The human genome: a prospect for pediatrics
For many years, researchers thought that the task of understanding the entire human genome, or genetic material (DNA), was next to impossible, but with advanced molecular biology and genetics techniques, the solution appears to be on the horizon. This article provides an encyclopedic review of the current knowledge of the human genome, the meaning of linkage analysis and genetic polymorphism, the development of laboratory techniques used to detect polymorphism, and future prospects. The author is quick to point out that the clinical relevance exists in isolating defective genes and analyzing their role in disease, not just discovering their location on the chromosomes. Several diseases, including muscular dystrophy, retinoblastoma, and, most recently, cystic fibrosis, have been characterized in this manner. Then the defective protein product of the gene may be identified, which will permit screening individuals for DNA mutations indicative of a particular disease and the development of new treatment strategies. The author cautions, however, that an understanding of a disease on the molecular level does not insure a molecular approach to a cure or prevention. Perhaps the most important hope for pediatricians is that the molecular genetic basis of diseases affecting children, such as asthma, epilepsy, diabetes mellitus and some congenital deformities, will be disclosed. (Consumer Summary produced by Reliance Medical Information, Inc.)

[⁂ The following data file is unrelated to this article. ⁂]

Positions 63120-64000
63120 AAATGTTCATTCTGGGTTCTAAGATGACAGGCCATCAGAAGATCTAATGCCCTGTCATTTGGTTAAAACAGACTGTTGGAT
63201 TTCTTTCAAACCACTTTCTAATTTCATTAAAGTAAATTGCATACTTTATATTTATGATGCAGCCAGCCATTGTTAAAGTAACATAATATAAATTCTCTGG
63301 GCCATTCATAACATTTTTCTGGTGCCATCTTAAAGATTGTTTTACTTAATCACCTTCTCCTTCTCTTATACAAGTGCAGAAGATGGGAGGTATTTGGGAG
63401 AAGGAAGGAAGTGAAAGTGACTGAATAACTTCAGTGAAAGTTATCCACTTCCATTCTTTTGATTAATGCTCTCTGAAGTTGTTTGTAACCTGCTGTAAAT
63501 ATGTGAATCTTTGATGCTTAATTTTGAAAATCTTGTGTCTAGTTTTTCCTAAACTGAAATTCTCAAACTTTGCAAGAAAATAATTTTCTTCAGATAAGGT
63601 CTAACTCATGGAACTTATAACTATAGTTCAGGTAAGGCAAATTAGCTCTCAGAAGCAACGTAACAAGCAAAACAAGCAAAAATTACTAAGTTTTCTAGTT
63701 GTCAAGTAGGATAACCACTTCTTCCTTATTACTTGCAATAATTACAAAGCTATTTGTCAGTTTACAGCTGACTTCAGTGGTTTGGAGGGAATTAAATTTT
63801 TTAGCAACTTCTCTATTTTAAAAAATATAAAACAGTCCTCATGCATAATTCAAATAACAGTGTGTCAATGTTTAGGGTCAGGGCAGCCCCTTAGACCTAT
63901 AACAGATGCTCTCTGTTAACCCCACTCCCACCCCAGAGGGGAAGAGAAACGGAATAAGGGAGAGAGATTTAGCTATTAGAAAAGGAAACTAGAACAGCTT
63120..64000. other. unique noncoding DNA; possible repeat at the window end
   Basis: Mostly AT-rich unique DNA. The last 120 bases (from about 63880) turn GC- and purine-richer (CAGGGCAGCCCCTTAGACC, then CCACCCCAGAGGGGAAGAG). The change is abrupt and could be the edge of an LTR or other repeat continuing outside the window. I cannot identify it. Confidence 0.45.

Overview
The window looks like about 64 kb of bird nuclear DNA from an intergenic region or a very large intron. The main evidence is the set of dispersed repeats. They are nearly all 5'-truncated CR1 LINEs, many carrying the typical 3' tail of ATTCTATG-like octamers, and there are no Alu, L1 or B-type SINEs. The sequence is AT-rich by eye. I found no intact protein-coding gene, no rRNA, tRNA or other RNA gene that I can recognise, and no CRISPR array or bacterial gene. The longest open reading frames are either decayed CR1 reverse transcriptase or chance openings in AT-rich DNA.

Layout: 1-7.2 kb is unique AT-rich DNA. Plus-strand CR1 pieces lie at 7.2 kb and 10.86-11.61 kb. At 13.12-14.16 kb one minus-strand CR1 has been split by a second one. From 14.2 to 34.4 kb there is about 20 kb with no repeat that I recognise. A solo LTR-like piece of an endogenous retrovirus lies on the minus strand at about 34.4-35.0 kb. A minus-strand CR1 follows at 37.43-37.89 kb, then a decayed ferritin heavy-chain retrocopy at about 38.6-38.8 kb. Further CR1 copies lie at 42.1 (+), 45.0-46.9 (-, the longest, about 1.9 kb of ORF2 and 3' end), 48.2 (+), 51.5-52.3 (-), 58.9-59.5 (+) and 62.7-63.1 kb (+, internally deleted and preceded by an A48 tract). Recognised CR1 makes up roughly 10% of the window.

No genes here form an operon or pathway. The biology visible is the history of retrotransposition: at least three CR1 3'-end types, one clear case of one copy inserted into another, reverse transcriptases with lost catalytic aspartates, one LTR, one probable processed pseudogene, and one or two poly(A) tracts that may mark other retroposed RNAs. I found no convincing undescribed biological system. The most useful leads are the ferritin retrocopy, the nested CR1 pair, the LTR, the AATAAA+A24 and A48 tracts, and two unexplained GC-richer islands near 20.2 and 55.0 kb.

Publication Name: Archives of Disease in Childhood
What is the human genome mapping project?
The mapping of the human DNA sequence has been achieved by a US biotech company. The importance of this discovery to human health issues such as disease prevention, the patenting of genes and the prediction of inherited diseases is discussed.
Publication Name: Nursing Times
Of methods and mapping
This article discusses the history and progress of the Human Genome Project. It looks forward to completion and anticipates clinical applications, particularly in the treatment of cancer.
Publication Name: Nature Medicine
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